By: Princess Avianne Charles
Youth groups have always played a pivotal role in the climate and gender justice movements. By bridging the gaps between past actions to current events, they carry the goal of creating a more equitable and sustainable future. It remains paramount that youths are key stakeholders in the decisions and discussions for gender and climate justice, displaying how they too are significantly impacted by climate change.
There are many interpretations on what the age range for youth should represent but for statistical reasons, the United Nations states the age group to be between ages 15 to 24. Due to this classification, there are age-factored dynamics that impact access to financial resources and access to care and personal necessities.
Climate change has presented the many challenges of adaptation and risk-reduction for vulnerable communities. It has proven to have a multiplier effect for socio-economic, educational, health, and political barriers, including those that are gender-based. When a climate disaster occurs with the potential to cause significant harm, this magnifies the ways that marginalized groups are already disenfranchised and at risk — ranging from various forms of violence, reduced access to resources, and inaccessibility to safe shelters and spaces. The effects of climate change with the intersection of gender have led to increased susceptibility of girls and women, and their access to adequate care amid a climate crisis.
The effects of climate change on youth can be seen globally. The Caribbean, is no exception. Eeshwari Lall, aged 17 from Guyana and a Dear Future Woman Ambassador of The Breadfruit Collective, shared that Guyanese youths are affected by climate change in myriad ways, impacting their physical, mental, and emotional health. Lall shared an example of the effects of the rising heat temperatures. She said,
“Oftentimes students feel extremely hot in classrooms which leads to them fidgeting and being uncomfortable and they tend to lose focus in classes.”
During periods of rain, on the other hand, she shared that some students are unable to attend school because of the increasing amount of rainfall caused by climate change. She added that excessive rainfall leads to flooding of the area they live in and also the school they attend, resulting in the loss of schooling.
When gender inequalities and climate change intersect, this creates hazardous conditions for girls and women, leading to increased rates of conflict-related sexual violence, human trafficking, period poverty, unemployment, and inaccessibility to educational and health services. This reality has led to youth groups becoming more involved in climate advocacy. Youth involvement in climate justice has shown that youth are aware of what's happening, how they're impacted by it, and what they believe is necessary to evoke change.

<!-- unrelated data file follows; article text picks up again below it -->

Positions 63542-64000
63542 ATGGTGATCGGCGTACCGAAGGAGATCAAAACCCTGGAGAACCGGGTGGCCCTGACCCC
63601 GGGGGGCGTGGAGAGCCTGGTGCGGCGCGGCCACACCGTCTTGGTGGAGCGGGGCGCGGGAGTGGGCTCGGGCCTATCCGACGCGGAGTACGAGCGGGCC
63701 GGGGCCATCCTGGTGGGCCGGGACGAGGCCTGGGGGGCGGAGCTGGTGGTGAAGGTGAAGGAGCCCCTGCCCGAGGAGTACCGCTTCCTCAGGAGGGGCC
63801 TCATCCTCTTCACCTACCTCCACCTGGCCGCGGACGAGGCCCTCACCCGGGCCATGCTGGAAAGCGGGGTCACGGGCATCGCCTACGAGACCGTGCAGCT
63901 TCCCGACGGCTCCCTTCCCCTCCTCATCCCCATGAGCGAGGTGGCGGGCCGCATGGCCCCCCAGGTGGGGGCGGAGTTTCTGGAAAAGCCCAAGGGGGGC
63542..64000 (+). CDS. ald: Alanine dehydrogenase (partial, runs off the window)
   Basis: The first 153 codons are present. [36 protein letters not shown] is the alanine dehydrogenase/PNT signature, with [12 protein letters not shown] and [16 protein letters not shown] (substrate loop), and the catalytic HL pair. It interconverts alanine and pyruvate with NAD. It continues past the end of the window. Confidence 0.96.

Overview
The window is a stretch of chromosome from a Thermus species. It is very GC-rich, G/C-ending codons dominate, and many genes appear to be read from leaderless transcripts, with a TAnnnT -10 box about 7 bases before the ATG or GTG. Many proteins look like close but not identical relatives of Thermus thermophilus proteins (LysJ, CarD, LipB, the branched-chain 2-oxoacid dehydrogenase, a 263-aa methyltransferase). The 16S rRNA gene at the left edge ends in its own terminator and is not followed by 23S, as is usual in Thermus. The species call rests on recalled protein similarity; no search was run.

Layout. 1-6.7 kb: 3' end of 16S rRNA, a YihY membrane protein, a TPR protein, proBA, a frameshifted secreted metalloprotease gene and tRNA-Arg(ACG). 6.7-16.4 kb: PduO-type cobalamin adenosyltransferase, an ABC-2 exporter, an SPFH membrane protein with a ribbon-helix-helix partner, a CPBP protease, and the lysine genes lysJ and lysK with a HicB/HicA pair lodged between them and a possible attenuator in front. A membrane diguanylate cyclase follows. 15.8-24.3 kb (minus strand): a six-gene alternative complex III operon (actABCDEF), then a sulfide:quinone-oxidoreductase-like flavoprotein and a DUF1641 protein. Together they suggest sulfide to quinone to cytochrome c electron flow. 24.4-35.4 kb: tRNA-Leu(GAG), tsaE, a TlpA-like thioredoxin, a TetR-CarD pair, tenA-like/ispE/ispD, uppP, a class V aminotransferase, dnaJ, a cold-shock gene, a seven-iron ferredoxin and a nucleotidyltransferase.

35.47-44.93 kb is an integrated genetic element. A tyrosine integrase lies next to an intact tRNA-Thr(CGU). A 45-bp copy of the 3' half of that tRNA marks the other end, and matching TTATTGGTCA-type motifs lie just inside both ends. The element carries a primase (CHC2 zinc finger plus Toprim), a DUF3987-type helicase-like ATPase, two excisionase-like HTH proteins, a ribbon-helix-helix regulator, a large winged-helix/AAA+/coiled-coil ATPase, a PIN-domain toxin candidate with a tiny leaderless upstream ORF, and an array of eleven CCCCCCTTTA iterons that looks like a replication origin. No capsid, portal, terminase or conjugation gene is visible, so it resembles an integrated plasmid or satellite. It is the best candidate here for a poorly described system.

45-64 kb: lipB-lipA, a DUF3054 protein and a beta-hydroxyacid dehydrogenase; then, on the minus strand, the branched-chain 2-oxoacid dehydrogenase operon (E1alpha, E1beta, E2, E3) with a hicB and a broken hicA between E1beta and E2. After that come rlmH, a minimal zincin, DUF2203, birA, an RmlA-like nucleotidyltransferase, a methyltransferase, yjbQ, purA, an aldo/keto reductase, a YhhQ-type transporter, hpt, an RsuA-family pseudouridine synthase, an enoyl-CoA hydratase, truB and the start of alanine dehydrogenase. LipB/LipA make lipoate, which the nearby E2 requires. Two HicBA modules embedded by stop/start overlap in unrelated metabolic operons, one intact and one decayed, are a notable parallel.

The involvement of youth in the climate sphere is expansive, ranging from the creation of youth climate advocacy groups, representation at regional and international forums, and development of mentorship programs. This is spread throughout the Caribbean, where organizations and groups such as The Breadfruit Collective, Girls Care, Climate Network Guyana, Global Youth Climate Network, Caribbean Feminist, and Island Innovations utilize their platforms for climate activism and youth engagement. This involvement further accelerates the goals of youth at the forefront of climate and gender justice. Ana-Maria Lee, Content Writer for Caribbean Feminist echoes these sentiments,
“Encouraging youths to express their wants and aspirations for adapting to the effects of climate change in their areas and country is another way to ensure that youth involvement is significant. Moreover, involving young people in local and national decision-making processes, particularly when it comes to measures that shift societal norms and values into consideration.”
If youth aren't provided with the opportunities to speak up and get involved, how can they be encouraged to address the challenges they face?
Age-related gaps must be closed to provide youth with an equal footing in addressing the climate crisis. In finding ways to bridge such gaps Ana-Marie added,
“Youth groups could be encouraged to engage in actions for climate and gender justice by involving youths at all levels through more youth representation in community committees, establishing and fortifying partnerships between governments and youth groups with the help of internships, programs and mentorship with trained specialists.”
Encouraging youth groups to be more involved in advocating for climate and gender justice is crucial. When they're involved and empowered to meaningfully engage in advocacy, they tap into the ways that they can drive change at individual, community, and systemic levels. Opening the floor for their representation, however, can't be done by themselves. Inclusion in policies and governmental efforts further solidifies the value of their efforts. It requires integrating youth in the decisions and global forums, with great emphasis on the gendered inequalities that persist.